The O-line is solid once again, with no weak links. As a unit, the line is greater than the sum of its parts (though Chris Snee and Shaun O'Hara are arguably the best players at their positions in the NFL), and they play extremely well together.
Eli Manning comes into this season with a lot to prove. Without Plaxico Burress, he struggled towards the end of last year. The receivers could not consistently beat one-on-one coverage, allowing teams to stack the box with eight guys, and slow down Brandon Jacobs.
Jacobs, a running back built more like a defensive end at 6'4'' and 265 lbs, is a freight train. Once he gets momentum in space, he is extremely tough to bring down.
Ahmad Bradshaw should have a bigger role spelling him. While the loss of Derrick Ward, a thousand-yard rusher, will hurt, the Giants have a lot of confidence in Bradshaw, who has performed well in the opportunities he has received.
The wide receivers are the big question mark on offense. The Giants drafted Hakeem Nicks to be their No. 1 receiver of the future, and they also have a lot of hope invested in speedy Steve Smith.
If one of those guys can exploit one-on-one coverage on a consistent basis, the Giants will once again be a Super Bowl contender. If not, then the Giants will still win a lot of games in the trenches, but will fail to beat elite teams and make a deep playoff run.
Prediction: 3-3 in the NFC East, 10-6 overall (losses @NO, @MIN, and SD). Wildcard Playoff berth.
Philadelphia Eagles: Many people feel the Eagles had the best offseason in the NFL. However, there is no Lombardi trophy for the offseason. Nonetheless, it seems like the Eagles are solid at every position on the football field.
Defensively, the Eagles lost Brian Dawkins. This was more of an emotional loss than one that should severely impact the defense.
Quintin Mikell had a great year at the other safety position, while Quintin Demps performed admirably in spot duty. Either Demps or Sean Jones, newly acquired safety from the Cleveland Browns who intercepted 15 passes the past three years, will take over Dawkins' spot. Either way, it doesn't look like the Eagles will be weak at that position.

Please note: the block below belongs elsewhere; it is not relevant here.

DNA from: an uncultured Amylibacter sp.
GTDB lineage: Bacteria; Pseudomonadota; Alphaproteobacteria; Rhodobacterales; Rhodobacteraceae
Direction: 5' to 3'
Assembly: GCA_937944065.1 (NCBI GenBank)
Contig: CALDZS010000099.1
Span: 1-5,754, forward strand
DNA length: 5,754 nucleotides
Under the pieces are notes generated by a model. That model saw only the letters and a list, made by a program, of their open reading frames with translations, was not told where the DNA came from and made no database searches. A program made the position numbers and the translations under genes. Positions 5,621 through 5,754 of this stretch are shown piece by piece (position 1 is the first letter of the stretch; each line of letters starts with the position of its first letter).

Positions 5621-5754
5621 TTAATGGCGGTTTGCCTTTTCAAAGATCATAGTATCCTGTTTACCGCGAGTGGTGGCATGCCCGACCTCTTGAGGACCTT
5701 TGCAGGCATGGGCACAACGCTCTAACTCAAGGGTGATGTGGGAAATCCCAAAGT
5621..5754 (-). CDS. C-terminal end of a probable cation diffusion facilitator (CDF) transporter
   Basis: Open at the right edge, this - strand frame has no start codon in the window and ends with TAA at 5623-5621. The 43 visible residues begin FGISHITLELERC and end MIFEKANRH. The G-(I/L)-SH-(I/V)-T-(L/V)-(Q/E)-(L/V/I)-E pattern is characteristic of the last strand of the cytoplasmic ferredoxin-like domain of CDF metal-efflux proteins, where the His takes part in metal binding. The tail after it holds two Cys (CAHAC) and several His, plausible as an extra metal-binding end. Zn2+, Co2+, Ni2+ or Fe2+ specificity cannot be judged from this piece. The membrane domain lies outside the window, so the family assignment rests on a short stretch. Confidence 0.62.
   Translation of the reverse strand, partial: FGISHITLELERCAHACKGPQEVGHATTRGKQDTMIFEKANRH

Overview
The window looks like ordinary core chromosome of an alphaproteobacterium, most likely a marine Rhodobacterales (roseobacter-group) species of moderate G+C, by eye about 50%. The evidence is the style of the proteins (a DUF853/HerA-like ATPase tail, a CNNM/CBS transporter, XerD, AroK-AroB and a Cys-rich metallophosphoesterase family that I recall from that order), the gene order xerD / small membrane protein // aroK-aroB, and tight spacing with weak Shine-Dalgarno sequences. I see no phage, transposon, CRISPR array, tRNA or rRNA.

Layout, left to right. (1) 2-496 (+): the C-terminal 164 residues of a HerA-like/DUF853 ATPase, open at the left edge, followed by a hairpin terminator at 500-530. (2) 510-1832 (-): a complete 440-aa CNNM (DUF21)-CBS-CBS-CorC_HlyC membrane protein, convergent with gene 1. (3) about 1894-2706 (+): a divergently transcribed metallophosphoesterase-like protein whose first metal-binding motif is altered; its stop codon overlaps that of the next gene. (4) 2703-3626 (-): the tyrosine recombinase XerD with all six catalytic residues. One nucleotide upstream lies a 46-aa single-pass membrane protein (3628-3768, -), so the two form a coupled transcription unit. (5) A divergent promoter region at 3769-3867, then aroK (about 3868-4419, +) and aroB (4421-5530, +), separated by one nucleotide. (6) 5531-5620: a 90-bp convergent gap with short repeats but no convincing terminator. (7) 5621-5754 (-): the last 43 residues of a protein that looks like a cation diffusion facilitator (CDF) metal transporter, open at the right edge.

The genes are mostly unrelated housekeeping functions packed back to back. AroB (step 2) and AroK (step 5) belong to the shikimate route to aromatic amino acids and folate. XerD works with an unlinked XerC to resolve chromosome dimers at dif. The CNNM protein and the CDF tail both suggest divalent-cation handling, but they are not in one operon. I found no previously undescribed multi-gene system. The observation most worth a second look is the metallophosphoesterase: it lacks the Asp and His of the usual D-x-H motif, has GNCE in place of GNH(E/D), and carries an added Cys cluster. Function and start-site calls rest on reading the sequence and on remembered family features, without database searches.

The Eagles' strength is their front seven. Stewart Bradley had a great season last year, and was named to Dr. Z's all-Pro team at only 25 years of age. His combination of size and athleticism remind many of Brian Urlacher.
Chris Gocong is a solid run-defender who looks to improve as a pass rusher. He was drafted to be a pass-rushing specialist, but has been better as a run stuffer than in blitz packages.
Akeem Jordan took over for Omar Gaither midway through last season, and played well. He is a speedy player who did a better job of covering tight ends. But Gaither, who had a breakout season in 2007 as an MLB, will try and take his spot back.
Barring this, he will back up all three position, as will Joe Mays, a fifth-round pick from 2008 who has showed potential.
On offense, the Eagles boast the best quarterback in the division in Donovan McNabb. Blessed with mobility, good size, and one of the strongest arms in the NFL, McNabb has nonetheless suffered from inconsistency at times. He tends to suffer at the beginning of football games, coming on strong in the second and third quarters.
Nevertheless, with an offense with so much speed, McNabb should see plenty of opportunities to chuck the ball deep. The receiving corps is the best since 2004, led by Desean Jackson.
Jackson is coming off a breakout rookie season, and at 5'10'' he makes up for his size with blazing speed. He should improve this year, and demand double-team attention.
On the other side will either be rookie Jeremy Maclin or vetern Kevin Curtis. Curtis is a 5'11'' receiver with good hands, and great speed and quickness.
Maclin is about 6'1'', and he is another fast guy who can get deep, but also take a short pass for many yards after the catch.
One of these two will see a lot of time in the slot, and whoever it is should have plenty of success.
Behind these three is Jason Avant, a man who had a breakout season last year. Avant played well in the slot; he's not the fastest or the biggest guy, but he runs great routes and has good hands, and made 22 catches on third down last year.